I'm working on a project in which we are trying to apply both domain-driven design and REST to a service-oriented architecture. We aren't worrying about 100% REST compliance; it would probably be better to say we are trying to build resource-oriented HTTP APIs (~Level 2 of Richardson's REST maturity model). Nevertheless, we are trying to stay away from RPC-style use of HTTP requests, i.e. we attempt to implement our HTTP verbs according to RFC2616 rather than using
POST to do
IsPostalAddressValid(...), for example.
However, an emphasis on this seems to be at the expense of our attempt to apply domain-driven design. With only
DELETE and a few other rarely used methods, we tend to build CRUDdy services, and CRUDdy services tend to have anemic domain models.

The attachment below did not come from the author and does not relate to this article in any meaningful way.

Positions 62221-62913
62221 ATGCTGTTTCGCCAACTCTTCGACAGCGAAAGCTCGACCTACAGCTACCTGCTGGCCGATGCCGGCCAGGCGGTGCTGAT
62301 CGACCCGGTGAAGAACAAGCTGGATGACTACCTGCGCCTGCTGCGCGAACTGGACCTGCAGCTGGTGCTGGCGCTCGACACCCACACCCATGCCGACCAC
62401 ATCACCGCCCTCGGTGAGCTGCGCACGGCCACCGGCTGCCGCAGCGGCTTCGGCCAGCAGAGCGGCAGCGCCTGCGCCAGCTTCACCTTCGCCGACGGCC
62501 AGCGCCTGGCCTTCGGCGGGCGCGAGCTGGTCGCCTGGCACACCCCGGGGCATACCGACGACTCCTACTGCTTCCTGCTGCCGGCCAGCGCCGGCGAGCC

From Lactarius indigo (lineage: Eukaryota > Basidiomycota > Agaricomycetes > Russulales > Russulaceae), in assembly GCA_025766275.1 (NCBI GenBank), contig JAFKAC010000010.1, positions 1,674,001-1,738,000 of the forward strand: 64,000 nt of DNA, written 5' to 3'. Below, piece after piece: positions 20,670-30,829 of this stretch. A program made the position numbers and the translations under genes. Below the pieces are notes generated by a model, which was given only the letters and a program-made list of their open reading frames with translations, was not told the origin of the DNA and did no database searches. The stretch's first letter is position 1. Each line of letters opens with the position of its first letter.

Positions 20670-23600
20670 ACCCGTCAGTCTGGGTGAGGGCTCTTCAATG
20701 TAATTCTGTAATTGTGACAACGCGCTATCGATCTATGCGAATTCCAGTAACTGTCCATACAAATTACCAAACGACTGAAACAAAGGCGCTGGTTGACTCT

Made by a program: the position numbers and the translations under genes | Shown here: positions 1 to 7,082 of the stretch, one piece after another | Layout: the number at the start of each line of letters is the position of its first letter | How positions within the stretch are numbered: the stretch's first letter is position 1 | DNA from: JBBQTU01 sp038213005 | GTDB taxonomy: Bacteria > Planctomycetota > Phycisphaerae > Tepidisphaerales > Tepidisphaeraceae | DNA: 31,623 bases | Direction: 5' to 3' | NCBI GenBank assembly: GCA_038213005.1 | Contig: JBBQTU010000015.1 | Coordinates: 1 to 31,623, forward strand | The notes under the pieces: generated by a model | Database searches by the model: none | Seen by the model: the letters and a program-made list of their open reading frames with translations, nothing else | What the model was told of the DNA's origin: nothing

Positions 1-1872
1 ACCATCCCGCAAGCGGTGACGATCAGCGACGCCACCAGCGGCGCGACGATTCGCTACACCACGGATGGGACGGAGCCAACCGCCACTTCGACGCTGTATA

POST: Receive the data, validate it, dump it to the database.
GET: Retrieve the data, return it. No real business logic there. We also use messages (events) between the services, and it seems to me that most of the business logic ends up being built around that.
Are REST and DDD at tension at some level? (Or am I misunderstanding something here? Are we maybe doing something else wrong?) Is it possible to build a strong domain model in a service-oriented architecture while avoiding RPC-style HTTP calls?